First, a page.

RSVP Magazine November 2008
November issue of RSVP Magazine.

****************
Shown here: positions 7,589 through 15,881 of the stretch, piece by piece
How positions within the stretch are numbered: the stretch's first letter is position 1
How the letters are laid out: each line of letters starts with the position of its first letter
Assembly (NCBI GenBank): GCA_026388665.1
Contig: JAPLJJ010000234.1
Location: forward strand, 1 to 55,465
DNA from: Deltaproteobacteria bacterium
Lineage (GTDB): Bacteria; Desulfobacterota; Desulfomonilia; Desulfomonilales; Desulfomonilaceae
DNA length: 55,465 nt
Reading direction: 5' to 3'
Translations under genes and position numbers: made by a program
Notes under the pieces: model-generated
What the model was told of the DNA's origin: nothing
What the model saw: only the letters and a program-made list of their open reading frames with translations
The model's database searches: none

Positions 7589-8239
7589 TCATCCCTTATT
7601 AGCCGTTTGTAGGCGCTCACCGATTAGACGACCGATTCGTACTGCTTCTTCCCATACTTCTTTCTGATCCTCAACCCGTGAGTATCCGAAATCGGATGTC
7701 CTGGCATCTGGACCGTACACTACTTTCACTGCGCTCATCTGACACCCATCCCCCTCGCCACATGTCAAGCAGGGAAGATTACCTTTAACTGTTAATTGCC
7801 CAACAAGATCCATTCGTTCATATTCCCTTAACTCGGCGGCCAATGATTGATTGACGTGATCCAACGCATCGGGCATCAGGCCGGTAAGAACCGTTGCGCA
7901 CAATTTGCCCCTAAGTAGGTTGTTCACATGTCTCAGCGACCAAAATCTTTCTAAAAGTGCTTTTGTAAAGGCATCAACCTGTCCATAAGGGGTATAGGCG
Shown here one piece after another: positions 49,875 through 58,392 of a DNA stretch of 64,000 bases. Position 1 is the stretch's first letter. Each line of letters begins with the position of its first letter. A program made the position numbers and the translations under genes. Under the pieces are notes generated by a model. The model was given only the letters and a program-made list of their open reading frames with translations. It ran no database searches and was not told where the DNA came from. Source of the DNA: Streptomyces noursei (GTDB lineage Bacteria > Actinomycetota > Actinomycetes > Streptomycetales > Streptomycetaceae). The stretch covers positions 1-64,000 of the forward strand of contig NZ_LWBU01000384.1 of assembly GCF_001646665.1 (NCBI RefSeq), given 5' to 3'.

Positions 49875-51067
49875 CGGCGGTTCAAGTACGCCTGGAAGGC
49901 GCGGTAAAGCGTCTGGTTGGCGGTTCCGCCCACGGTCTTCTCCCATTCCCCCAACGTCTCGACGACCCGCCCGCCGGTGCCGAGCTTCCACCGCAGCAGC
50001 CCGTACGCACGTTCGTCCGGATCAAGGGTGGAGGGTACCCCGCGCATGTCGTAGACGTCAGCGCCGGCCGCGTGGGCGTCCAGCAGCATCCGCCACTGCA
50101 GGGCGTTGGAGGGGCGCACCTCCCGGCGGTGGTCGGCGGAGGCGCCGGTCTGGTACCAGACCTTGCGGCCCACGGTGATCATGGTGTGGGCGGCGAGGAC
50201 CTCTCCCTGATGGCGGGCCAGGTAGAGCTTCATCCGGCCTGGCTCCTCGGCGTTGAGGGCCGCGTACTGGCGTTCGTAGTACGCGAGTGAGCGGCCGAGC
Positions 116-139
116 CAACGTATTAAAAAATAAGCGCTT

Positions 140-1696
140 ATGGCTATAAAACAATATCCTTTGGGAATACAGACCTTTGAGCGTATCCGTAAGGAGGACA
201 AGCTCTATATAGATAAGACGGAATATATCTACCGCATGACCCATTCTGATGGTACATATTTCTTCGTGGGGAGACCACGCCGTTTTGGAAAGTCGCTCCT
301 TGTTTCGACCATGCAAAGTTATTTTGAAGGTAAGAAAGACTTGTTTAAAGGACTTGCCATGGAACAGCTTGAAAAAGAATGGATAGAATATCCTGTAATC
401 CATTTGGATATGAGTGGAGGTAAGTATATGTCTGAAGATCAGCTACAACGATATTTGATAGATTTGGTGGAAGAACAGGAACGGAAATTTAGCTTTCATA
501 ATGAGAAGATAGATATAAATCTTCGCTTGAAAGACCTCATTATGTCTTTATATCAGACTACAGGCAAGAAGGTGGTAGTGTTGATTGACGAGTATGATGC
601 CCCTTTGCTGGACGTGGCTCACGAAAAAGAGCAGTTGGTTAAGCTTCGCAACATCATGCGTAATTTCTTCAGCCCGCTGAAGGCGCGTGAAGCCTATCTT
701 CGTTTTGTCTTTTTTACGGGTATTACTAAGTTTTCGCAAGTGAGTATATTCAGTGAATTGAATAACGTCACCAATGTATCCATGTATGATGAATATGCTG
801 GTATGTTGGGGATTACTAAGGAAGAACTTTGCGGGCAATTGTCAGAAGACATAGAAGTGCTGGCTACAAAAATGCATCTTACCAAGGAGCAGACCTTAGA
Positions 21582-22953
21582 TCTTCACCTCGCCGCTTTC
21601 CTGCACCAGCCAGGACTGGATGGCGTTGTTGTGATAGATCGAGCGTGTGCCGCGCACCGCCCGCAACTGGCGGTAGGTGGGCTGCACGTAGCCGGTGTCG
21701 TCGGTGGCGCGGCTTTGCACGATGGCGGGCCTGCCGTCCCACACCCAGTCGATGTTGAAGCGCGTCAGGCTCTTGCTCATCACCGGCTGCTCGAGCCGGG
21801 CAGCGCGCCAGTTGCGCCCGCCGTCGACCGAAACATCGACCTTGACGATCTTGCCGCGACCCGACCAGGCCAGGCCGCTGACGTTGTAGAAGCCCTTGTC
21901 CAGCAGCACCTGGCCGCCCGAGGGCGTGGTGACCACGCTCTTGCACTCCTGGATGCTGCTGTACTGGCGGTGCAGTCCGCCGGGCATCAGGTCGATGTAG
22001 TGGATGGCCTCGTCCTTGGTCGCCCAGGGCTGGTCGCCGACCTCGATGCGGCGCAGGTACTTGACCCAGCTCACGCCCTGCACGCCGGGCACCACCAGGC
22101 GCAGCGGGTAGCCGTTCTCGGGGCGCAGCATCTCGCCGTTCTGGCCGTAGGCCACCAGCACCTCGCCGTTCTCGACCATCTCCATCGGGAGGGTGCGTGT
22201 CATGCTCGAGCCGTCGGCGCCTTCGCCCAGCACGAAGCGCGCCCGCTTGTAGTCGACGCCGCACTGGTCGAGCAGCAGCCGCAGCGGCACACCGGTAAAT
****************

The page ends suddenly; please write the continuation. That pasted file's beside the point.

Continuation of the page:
VOX POPULAR a clue about how to go about it, so that’s where I can come in and do pro bono coaching to community groups and guide them through the process and build a plan that’s going to be feasible and sustainable. What touched me most among all these different community groups is that the first that called me were the Binghampton Development Corporation and the Frayser Interfaith Association. Now those are probably the two most denigrated areas in the local press about poverty, crime, and violence, but there are people in those communities that are passionate about their home and they want to make a difference and want it to be better, and they’re not going to satisfy themselves by shaking their head and saying, “Oh, woe is me.” RSVP: Do you think the UrbanArt Commission’s move to 2549 Broad Avenue better serves the organization’s needs? Weeden: Oh yeah, completely. Where we were downtown was really very inaccessible. People had to pay to park. You had to walk kind of too far sometimes. It was really loud in that space…you couldn’t hear yourself think, you really couldn’t have a conversation. We didn’t have a conference room that you could darken fully, so you could never get a good read on the slides we were trying to show. Just those little, practical details really hampered what we were trying to do, and also, the perception of an office building feels corporate and almost impersonal, whereas here, we have a store front. It’s a onestory building. We have our front door signage for the first time ever, so we can really proclaim our anchorship here and our pioneer attitude of this neighborhood. The surrounding businesses and the business association has really encouraged us to use this block as a demonstration block of “this is what good art and design can do to a previously neglected area; let’s show you what can happen in your neighborhood.” We’re the 12th art and design related business within a quarter mile of the urban city, and there are more on the way. RSVP: What are some new projects coming up? Weeden: Well, Beale Street Landing, we’ve got two projects that will be part of that. A woman named Carolyn Braaksma from Boulder, Colorado; she is doing a bas-relief polished, concrete piece for the walls going down to the river. Then a guy named Evan Lewis from Chicago is making a large, iconic metal sculpture, which will be a kinetic piece in the plaza on the actual bluff. We received funds from the city to build a project in Chickasaw Heritage Park, which is right by the National Ornamental Metal Museum. We’re in talks with the parks department now about developing a project for the Wolf River Greenway, which will link downtown to Shelby Farms. The one that’s going to be super cool and have the most immediate impact, I think, and will be the most high profile thing in quite some time is a project we’ve been developing with Rhodes College to develop a mural on the side of a building that sits in left field of Redbirds Stadium. It actually faces Madison and is five stories tall and 150 feet wide. The building’s owner, Chick Hill, wanted to do something to make a difference in the look and feel of 48 RSVP NOVEMBER 2008